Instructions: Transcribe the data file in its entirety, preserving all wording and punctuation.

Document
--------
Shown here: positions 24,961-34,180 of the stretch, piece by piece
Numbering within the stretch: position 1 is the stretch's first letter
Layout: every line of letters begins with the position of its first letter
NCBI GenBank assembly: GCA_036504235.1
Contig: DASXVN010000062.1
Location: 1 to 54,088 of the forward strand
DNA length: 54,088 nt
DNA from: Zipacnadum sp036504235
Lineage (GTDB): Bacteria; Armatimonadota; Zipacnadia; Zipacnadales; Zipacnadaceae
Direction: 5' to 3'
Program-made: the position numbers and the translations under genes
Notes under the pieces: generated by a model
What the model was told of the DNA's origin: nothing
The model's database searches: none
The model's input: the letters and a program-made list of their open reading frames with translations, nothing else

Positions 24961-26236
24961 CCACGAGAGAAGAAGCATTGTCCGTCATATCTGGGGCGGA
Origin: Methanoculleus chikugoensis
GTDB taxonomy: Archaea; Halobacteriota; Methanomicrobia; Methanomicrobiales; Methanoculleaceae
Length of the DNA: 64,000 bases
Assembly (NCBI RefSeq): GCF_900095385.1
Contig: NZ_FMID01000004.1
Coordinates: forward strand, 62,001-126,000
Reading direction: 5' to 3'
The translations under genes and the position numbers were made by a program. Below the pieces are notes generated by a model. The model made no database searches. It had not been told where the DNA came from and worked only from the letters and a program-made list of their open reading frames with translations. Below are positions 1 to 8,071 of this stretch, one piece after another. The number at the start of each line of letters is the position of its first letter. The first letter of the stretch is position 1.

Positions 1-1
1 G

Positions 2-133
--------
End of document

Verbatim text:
Shown here: positions 24,961-34,180 of the stretch, piece by piece
Numbering within the stretch: position 1 is the stretch's first letter
Layout: every line of letters begins with the position of its first letter
NCBI GenBank assembly: GCA_036504235.1
Contig: DASXVN010000062.1
Location: 1 to 54,088 of the forward strand
DNA length: 54,088 nt
DNA from: Zipacnadum sp036504235
Lineage (GTDB): Bacteria; Armatimonadota; Zipacnadia; Zipacnadales; Zipacnadaceae
Direction: 5' to 3'
Program-made: the position numbers and the translations under genes
Notes under the pieces: generated by a model
What the model was told of the DNA's origin: nothing
The model's database searches: none
The model's input: the letters and a program-made list of their open reading frames with translations, nothing else

Positions 24961-26236
24961 CCACGAGAGAAGAAGCATTGTCCGTCATATCTGGGGCGGA
Origin: Methanoculleus chikugoensis
GTDB taxonomy: Archaea; Halobacteriota; Methanomicrobia; Methanomicrobiales; Methanoculleaceae
Length of the DNA: 64,000 bases
Assembly (NCBI RefSeq): GCF_900095385.1
Contig: NZ_FMID01000004.1
Coordinates: forward strand, 62,001-126,000
Reading direction: 5' to 3'
The translations under genes and the position numbers were made by a program. Below the pieces are notes generated by a model. The model made no database searches. It had not been told where the DNA came from and worked only from the letters and a program-made list of their open reading frames with translations. Below are positions 1 to 8,071 of this stretch, one piece after another. The number at the start of each line of letters is the position of its first letter. The first letter of the stretch is position 1.

Positions 1-1
1 G

Positions 2-133